Yahoo! to lay off 'thousands': report
Yahoo! is preparing to lay off thousands of workers in a sweeping restructuring being launched less than three months after CEO Scott Thompson took control, according to a report Monday.
The Dow Jones website All Things Digital said the shakeup of the struggling Internet giant could come as early as the end of March and could target Yahoo's public relations and marketing division, research, and region-focused and other marginal businesses.
The layoffs "are likely to number in the thousands", the website said, citing "multiple sources" inside and outside the company.
The California company had more than 14,000 employees at the end of 2011. It also has a large number of software contract workers whose could also be affected in the shakeup.
Yahoo! declined to comment directly on the story.
But in an emailed statement, the company said: "As we have indicated, our leadership is engaged in a process that will generate significant strategic change at Yahoo, but final decisions have not yet been made at this point."
Thompson, formerly head of mobile payments firm PayPal, became chief executive at the beginning of January promising urgent action to turn the company around.
He came in after many months of turmoil at the top of management over the company's direction, including deadlocked talks over possibly selling off the company's valuable assets in China and Japan.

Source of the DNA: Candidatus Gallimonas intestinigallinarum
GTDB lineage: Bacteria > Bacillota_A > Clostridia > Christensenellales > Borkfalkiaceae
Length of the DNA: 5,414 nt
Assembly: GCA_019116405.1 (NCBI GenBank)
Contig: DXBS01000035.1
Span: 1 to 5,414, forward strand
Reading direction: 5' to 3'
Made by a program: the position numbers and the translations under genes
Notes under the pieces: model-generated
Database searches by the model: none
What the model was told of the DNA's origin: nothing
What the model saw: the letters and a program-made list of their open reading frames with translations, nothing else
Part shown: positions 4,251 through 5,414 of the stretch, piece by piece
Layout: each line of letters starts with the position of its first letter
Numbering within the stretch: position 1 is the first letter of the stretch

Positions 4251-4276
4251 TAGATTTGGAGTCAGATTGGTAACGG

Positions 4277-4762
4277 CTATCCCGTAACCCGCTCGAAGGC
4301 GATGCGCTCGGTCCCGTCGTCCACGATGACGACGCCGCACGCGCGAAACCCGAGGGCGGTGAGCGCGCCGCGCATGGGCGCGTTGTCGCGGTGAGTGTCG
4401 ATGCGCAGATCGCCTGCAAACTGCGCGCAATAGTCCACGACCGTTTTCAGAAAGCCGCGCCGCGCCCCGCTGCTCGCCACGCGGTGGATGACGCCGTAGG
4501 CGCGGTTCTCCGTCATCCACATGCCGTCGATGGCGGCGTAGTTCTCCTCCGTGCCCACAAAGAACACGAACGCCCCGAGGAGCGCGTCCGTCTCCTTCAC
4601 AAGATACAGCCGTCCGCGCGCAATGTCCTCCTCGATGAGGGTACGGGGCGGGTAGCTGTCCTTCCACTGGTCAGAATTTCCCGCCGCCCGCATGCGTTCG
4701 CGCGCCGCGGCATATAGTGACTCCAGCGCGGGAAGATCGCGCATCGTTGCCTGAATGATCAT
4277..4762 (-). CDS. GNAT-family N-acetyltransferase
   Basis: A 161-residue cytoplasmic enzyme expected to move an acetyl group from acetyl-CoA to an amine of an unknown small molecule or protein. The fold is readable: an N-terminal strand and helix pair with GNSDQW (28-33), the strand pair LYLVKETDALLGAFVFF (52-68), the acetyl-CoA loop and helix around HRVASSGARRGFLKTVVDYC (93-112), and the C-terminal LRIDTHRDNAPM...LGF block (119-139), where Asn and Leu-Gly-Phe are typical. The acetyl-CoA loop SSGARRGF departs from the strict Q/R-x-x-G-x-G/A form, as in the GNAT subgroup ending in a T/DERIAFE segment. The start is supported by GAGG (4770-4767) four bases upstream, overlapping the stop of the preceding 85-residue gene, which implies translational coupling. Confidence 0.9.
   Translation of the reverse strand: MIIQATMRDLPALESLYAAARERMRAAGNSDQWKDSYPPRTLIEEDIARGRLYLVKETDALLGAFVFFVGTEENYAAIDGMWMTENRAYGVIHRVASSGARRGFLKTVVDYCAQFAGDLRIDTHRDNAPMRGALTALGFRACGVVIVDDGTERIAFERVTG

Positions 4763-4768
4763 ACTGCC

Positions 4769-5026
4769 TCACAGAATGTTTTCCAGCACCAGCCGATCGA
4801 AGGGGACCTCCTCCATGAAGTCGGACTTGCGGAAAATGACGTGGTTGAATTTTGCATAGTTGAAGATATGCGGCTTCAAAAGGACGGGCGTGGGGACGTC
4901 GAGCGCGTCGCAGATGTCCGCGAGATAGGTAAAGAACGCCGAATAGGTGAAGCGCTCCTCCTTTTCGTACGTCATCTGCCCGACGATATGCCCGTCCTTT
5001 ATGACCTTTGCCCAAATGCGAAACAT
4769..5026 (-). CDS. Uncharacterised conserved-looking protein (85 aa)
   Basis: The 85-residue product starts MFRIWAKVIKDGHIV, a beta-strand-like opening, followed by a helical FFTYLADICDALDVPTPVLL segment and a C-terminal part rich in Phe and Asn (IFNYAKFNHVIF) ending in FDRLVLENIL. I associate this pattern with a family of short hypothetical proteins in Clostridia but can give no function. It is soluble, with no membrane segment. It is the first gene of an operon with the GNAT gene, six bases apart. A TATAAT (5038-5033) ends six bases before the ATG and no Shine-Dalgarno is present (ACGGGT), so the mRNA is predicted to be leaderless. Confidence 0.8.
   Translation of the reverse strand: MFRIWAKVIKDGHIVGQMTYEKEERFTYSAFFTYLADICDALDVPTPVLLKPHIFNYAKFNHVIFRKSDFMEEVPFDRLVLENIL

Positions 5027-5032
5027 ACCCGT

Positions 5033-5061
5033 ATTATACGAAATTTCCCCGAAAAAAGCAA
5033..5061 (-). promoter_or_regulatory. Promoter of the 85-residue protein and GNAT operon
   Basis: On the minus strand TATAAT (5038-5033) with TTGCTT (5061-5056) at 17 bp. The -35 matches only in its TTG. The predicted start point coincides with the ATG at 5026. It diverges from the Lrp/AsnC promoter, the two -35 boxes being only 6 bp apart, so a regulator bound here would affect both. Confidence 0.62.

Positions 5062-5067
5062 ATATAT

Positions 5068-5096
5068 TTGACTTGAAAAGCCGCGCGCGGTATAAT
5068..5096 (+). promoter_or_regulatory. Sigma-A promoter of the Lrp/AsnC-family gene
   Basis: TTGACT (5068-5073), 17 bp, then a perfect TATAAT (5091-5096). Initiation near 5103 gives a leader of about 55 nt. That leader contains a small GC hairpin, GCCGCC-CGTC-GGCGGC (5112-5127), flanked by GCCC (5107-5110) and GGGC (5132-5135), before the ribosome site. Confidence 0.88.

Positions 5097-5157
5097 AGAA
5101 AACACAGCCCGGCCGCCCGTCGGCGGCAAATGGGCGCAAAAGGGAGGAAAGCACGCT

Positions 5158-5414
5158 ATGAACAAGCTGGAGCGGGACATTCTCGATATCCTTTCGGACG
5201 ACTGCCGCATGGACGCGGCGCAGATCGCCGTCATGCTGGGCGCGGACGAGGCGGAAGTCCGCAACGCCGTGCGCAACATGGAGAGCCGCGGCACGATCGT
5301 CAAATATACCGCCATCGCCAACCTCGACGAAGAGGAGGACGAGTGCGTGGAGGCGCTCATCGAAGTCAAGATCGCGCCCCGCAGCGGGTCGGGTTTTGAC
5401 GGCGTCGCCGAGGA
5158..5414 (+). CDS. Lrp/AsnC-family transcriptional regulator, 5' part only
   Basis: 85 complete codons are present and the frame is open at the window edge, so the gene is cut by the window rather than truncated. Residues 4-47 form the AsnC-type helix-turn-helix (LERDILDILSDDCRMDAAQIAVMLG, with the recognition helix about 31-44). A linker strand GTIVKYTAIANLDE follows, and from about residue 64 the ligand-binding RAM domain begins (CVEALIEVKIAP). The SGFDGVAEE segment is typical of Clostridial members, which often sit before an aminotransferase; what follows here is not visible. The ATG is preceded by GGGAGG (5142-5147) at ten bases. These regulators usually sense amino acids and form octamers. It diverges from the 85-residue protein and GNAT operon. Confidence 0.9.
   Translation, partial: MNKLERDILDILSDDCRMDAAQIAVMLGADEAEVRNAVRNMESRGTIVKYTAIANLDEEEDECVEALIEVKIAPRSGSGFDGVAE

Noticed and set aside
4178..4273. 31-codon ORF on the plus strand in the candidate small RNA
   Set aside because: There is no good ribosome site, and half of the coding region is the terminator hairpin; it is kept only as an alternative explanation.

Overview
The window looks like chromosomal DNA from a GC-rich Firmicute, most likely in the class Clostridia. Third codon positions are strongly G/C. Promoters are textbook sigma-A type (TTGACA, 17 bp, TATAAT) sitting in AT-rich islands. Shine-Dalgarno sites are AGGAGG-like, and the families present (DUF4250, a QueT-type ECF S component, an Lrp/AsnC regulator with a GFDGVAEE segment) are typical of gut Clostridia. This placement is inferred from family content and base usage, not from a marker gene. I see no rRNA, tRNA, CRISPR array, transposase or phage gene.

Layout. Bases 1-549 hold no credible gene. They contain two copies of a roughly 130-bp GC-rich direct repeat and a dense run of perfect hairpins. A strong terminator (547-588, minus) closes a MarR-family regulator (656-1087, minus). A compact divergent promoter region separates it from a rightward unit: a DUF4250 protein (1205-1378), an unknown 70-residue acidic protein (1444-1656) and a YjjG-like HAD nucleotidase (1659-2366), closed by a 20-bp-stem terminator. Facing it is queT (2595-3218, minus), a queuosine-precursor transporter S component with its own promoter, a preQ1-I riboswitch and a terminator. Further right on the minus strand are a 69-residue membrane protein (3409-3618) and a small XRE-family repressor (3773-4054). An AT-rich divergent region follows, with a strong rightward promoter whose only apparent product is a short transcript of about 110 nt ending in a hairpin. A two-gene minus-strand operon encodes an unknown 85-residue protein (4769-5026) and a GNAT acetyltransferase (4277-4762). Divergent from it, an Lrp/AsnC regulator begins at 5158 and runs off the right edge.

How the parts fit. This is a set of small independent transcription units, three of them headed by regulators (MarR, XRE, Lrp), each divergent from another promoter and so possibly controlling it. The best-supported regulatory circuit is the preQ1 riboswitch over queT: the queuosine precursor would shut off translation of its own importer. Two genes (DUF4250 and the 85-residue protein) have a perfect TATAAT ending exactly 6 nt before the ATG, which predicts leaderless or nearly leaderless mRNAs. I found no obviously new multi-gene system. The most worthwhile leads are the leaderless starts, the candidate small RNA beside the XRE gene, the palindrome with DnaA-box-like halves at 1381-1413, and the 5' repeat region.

Meanwhile the company's earnings also suffered, angering shareholders.
Operations income was up 3.5 percent in 2011 to $800 million, but net earnings fell 14.6 percent to $1.06 billion, and earnings per share for the year fell to 82 cents from 90 cents.
The news of the looming restructuring Monday came in the wake of a sweeping shakeup of the 17-year-old firm's board of directors.
Two weeks after Thompson was recruited, Yahoo! co-founder and former chief executive Jerry Yang resigned from the board of directors. A few weeks later the chairman and three other directors said they would step down, opening the way for Thompson's agenda.
The news gave no boost to Yahoo's struggling stock. In afternoon trade it was down 0.8 percent to $14.61.
(c) 2012 AFP